Home' Grower : April 2010 Contents 1
The South Australian Grower -- April 2010
Riverland battles falling
prices as profits vanish
By ERIC CUMMINS
THE Riverland winegrape
region, generally accepted as
Australia's biggest producer
by volume of popular premium
winegrapes, is having another
challenging season that will result
in a reduced crush.
The region covers some 22,000
hectares and despite continuing
difficulties, particularly for grow-
ers, accounts for up to 25 per cent
of the national crush.
Some of the larger wineries in
the region are making moves to
restructure their businesses,
including cutting back on their
fruit intakes, while some of the
boutiques have 'gone quiet' as
others continue to prosper.
The larger players in the region
account for about half the fruit
intake while the smaller wineries
that are doing well help maintain
tourism and fly the flag for the
Last year, there was a cr ush of
about 400,000 tonnes but the
2010 season is likely to result in a
fall to about 300,000t, according
to Riverland Wine Industry
Council industrial development
officer Tim Smythe.
"We have had a challenging sea-
son so far with heat last
November, which had a big
impact in putting vines under
stress, followed by more heat in
January on the heels of four years
of drought," Mr Smythe said.
"Last year, the water allocation
was at 18pc while this year it's
55pc and this is having an enor-
mous impact on growers whose
vines are being maintained on a
"This situation alters the cost
structure in operating vineyards
because growers have to buy
water, usually when they are
already in a situation of not mak-
ing any money and having to add
to their debt."
Until recently there were about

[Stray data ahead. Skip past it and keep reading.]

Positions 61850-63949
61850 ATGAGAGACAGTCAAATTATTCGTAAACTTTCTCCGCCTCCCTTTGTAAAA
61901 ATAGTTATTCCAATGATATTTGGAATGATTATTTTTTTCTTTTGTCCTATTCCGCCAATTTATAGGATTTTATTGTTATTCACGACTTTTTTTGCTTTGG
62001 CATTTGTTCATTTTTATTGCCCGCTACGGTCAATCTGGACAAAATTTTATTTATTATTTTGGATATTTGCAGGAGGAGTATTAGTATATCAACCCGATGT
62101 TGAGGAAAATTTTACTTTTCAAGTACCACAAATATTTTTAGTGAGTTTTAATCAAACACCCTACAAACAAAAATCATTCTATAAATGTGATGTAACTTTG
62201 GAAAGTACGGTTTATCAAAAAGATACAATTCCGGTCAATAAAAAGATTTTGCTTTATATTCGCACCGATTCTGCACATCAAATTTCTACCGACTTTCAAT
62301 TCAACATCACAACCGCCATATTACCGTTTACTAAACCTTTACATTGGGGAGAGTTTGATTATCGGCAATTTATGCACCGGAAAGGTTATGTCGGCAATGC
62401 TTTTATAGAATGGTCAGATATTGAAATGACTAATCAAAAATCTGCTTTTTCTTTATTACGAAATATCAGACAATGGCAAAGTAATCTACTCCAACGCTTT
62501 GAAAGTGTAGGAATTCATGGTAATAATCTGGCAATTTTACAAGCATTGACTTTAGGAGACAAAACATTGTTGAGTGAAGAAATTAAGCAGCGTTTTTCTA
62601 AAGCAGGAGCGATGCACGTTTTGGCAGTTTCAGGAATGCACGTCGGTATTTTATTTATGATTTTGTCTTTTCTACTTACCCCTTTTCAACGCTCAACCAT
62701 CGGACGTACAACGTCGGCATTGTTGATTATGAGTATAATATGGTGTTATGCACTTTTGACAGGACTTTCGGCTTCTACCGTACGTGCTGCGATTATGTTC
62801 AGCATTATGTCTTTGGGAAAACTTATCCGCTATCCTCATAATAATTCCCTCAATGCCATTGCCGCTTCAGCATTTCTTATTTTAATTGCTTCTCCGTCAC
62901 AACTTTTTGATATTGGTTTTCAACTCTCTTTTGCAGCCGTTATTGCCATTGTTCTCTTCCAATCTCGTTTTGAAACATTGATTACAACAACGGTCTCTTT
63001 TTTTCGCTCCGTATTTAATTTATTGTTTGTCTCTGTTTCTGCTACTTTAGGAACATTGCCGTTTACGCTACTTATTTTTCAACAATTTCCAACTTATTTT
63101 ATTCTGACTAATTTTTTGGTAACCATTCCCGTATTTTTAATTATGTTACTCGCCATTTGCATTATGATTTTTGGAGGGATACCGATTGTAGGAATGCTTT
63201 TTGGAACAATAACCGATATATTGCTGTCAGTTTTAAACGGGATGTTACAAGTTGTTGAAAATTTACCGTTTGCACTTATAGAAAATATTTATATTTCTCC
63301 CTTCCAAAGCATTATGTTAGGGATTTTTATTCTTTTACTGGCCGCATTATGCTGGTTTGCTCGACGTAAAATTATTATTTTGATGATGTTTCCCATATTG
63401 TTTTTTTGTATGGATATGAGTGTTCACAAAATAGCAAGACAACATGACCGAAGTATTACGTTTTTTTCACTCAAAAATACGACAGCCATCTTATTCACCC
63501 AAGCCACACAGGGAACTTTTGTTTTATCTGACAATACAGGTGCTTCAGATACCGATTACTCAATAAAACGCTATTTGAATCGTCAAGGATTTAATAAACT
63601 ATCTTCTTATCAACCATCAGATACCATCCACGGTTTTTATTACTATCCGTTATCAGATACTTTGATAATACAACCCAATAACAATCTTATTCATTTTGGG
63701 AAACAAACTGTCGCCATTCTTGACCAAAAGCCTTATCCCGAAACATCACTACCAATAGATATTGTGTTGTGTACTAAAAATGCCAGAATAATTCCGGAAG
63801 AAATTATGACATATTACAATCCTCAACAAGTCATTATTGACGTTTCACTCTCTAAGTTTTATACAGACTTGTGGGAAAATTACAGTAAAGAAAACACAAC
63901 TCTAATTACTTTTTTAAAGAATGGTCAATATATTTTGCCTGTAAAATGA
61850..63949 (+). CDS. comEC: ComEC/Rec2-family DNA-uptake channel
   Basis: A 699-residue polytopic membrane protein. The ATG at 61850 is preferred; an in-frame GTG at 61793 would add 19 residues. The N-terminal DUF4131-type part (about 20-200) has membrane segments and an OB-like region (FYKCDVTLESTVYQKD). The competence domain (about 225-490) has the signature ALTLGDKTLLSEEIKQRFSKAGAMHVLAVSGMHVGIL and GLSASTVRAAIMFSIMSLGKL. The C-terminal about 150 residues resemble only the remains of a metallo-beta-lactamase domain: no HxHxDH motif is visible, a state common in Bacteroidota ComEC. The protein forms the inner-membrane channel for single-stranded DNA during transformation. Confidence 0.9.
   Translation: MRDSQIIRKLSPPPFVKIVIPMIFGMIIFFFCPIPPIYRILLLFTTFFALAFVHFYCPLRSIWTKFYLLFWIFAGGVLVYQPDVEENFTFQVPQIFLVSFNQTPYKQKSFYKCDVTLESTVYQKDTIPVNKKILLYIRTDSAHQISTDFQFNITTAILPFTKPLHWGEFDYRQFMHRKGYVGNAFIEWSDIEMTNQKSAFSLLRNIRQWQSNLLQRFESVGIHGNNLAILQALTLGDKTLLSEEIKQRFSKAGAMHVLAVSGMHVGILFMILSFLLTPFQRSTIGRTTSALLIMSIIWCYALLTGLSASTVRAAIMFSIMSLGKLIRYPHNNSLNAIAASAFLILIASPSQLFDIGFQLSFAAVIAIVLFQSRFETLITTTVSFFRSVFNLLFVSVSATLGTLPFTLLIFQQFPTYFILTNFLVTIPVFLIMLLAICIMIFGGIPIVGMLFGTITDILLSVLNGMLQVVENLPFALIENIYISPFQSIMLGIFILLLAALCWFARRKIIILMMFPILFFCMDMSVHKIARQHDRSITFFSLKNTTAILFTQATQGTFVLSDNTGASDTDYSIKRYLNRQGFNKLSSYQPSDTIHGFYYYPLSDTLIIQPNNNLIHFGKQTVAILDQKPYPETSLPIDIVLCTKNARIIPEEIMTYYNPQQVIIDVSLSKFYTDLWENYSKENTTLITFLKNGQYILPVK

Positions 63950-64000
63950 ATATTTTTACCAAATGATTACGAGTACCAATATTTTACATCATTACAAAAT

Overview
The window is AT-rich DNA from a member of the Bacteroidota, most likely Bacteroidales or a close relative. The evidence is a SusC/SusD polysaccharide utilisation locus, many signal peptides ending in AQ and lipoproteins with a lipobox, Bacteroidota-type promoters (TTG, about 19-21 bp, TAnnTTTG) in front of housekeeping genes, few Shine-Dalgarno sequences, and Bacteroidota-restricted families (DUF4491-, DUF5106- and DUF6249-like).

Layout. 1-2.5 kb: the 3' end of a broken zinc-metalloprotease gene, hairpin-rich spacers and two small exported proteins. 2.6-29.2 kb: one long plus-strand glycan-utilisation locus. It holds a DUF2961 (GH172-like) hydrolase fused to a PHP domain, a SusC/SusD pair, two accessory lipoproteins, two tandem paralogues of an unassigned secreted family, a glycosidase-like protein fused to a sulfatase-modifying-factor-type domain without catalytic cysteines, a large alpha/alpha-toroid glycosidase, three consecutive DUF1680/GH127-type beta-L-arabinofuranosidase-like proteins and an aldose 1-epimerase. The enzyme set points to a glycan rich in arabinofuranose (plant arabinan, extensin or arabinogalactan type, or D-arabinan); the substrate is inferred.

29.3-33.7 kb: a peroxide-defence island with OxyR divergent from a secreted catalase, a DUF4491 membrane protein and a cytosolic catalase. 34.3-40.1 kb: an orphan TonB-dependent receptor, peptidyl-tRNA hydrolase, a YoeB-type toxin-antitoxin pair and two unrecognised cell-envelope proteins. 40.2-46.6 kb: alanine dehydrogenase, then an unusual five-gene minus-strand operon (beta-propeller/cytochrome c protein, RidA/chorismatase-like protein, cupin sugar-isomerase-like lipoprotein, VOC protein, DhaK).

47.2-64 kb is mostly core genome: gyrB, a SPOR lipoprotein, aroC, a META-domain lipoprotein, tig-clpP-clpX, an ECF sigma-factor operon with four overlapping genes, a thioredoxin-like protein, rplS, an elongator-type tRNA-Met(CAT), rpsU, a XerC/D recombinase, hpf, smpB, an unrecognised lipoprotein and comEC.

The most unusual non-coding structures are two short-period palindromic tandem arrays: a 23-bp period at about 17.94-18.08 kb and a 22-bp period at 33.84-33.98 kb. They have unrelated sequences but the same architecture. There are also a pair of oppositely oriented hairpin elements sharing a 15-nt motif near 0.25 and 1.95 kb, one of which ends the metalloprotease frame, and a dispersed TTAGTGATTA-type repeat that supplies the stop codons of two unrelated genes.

1200 winegrape growers in the
Riverland but they are exiting the
industr y in numbers and about
180 are believed to have taken
exit grants from horticulture
recently -- the majority of them
from the wine industry.
Because of their economic cir-
cumstances, some winegrape
growers had deliberately reduced
their fr uit yields, particularly for
chardonnay, and had been forced
to tighten their belts, Mr Smythe
The anticipated reduction in
yields had slightly improved the
outlook for prices which, at the
start of the season, were expected
to be up to 30pc lower because of
a forecast high national crush.
"This means that growers who
previously did not have a sale for
their fruit may receive higher
prices than they originally expect-
ed but not enough to offset other
cost factors," Mr Smythe said.
"We have had rain throughout
the season so far, which has
reduced the need for separate irri-
gation, but the general mood of
winegrape growers is one of dis-
Details: Riverland Wine Industry Council
08 8582 2952
Grape prices may improve
Wineries reduce intakes
Harvest down 25pc
AT A GLANCE
Growers face 'cost' dilemma
ROCK bottom grape prices and
drastically reduced winery intakes
continue to slash vineyard viability,
with many Riverland growers handing
on by the slimmest of margins.
Grapegrower Lindsay Dowley
(pictured) says he is reconsidering
his future in the industry -- and he is
"I was telling a rural counsellor that
this will be my last year unless prices
increase to a minimum of $500 a
tonne and he said 'you and about 80
per cent of other Riverland growers',"
Mr Dowley said. "There won't be
anyone left to grow grapes."
Mr Dowley is the chairman of the
Riverland Vine Improvement
Association, and grows 13 varieties of
winegrapes on 30 hectares of
vineyards at Loxton North in South
Mr Dowley said the prices he was
being paid were already at rock
bottom. "I paid my harvesting bill
last week and have just received my
first payment for 48 tonnes of
chardonnay but I've got to wait until
June to recover my costs and at
least 50pc of this will go in
harvesting costs," he said.
The chardonnay is part of a
contract with Foster's for 200 tonnes
but the price is paid in thirds.
Mr Dowley said consideration for
the needs of growers had been taken
away and it was now too expensive
to employ too many people.
"The good pickers that you want
are no longer in the industry
whereas four to five years ago they
could earn $250 a day and I only had
to employ three of them," he said.
"If we don't get decent prices this
year there won't be anybody left
and for sale signs are already going
up on blocks of about 10ha.
In Mr Dowley's case he is thinking
of going on a pension and not even
applying for an exit package.
"It's not worth going for an exist
package -- you have to vacate your
block, pay tax on what you get and
one bloke was only going to get
Details: Lindsay Dowley 0429 841 412
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